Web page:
As part of our log home location tips series, here we discuss what kind of home design is required if you are building in the mountains.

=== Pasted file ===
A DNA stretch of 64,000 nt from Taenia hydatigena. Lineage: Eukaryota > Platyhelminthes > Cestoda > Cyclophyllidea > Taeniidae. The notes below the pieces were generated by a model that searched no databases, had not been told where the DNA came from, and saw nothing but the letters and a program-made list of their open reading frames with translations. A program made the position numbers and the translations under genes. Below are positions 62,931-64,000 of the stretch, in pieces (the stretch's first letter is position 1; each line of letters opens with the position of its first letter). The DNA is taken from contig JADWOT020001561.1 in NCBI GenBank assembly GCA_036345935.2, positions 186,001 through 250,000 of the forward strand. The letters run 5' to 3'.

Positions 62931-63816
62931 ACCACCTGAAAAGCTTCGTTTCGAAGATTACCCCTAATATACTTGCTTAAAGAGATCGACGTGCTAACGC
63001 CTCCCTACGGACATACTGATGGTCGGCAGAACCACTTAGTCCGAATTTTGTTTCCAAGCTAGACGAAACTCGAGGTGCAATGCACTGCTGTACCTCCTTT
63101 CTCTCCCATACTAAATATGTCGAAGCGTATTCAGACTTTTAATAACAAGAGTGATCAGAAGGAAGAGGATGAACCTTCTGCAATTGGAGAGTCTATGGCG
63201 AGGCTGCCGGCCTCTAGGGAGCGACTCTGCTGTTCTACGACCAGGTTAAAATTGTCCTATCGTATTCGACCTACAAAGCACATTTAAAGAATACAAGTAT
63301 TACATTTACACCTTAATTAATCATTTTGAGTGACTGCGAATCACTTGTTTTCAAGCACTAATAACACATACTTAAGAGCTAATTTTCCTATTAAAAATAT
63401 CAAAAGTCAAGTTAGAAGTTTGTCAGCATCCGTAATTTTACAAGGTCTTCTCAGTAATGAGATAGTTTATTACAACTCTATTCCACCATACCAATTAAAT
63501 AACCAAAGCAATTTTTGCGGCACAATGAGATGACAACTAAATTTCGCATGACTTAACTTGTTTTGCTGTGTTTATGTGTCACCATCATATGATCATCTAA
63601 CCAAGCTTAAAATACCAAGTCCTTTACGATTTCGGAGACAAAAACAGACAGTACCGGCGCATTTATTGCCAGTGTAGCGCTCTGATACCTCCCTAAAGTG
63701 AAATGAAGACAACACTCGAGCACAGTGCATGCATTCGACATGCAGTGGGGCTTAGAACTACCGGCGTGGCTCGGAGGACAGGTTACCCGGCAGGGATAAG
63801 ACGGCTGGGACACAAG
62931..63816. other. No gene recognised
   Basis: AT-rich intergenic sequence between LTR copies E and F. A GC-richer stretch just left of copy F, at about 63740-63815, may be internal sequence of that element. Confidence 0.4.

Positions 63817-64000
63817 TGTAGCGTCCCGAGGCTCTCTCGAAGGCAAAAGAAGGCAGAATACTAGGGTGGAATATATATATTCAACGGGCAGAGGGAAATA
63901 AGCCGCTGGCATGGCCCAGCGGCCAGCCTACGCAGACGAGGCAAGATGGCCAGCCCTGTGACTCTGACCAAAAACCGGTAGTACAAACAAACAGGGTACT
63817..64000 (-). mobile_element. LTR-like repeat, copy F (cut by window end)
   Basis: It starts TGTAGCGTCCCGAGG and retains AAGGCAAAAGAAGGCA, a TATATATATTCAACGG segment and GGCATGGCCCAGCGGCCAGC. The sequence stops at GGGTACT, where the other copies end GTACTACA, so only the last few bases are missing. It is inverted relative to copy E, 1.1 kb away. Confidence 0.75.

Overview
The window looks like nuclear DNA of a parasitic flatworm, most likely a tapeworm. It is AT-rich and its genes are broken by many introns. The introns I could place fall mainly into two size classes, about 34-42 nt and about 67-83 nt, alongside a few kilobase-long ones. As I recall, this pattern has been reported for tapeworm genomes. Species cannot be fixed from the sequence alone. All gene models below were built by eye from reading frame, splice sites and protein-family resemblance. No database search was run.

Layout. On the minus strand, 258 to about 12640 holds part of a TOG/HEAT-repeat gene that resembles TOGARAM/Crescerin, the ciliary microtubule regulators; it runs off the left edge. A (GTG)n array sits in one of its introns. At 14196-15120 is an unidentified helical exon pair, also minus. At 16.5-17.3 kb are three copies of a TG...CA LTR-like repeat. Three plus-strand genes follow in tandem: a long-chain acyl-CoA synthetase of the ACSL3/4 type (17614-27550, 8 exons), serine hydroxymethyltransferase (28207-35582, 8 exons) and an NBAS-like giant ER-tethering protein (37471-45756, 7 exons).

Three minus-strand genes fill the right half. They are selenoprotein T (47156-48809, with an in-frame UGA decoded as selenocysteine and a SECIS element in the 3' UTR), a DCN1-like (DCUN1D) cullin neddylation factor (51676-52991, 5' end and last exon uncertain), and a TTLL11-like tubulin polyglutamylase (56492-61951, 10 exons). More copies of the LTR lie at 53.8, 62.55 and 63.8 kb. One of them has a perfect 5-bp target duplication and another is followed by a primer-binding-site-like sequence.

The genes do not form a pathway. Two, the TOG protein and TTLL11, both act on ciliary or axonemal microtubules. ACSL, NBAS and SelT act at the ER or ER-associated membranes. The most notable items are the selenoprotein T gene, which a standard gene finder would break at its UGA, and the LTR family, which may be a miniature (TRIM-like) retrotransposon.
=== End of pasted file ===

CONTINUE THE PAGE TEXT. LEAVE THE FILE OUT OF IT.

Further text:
|Building in the Mountains | Design by Location What's it take to build on a mountaintop? How about in the desert or at water's edge? Experts set the scene for perfect log home design, no matter what terrain you choose... Mountains Design: In mountain environments, it’s all about the view. When people build on land that “slopes aggressively down toward that view, they often don’t realize their foundation costs can rise exponentially,” warns log home architect Rand Soellner, of Cashiers, North Carolina, an area famous for its mountain terrain. A long and narrow floorplan can keep those expenses down. “The foundation materials will cost less, and you’ll have more of the rooms facing the views for you to enjoy.” Consider how to site the house with prevailing winds, suggests Dianne Collins, construction advisor at Real Log Homes in Hartland, Vermont. “You’ll want to place your windows on the south side to maximize passive solar gain. Keep windows on the north side to as few as possible since it will receive little sun.” Think mountains, and snow comes to mind. A steep-pitched, standing-seam metal roof encourages snow to slide off and prevents ice dams and drainage issues. Properly designed overhangs and well-draining roofs are critical in keeping water off the log walls. Log Species: Log species isn’t a major consideration when building in a mountainous region. Doug Mikkelsen, president of Old Style Log Works in Kalispell, Montana, prefers using species native to the area, but says engineering is more important than timber type.|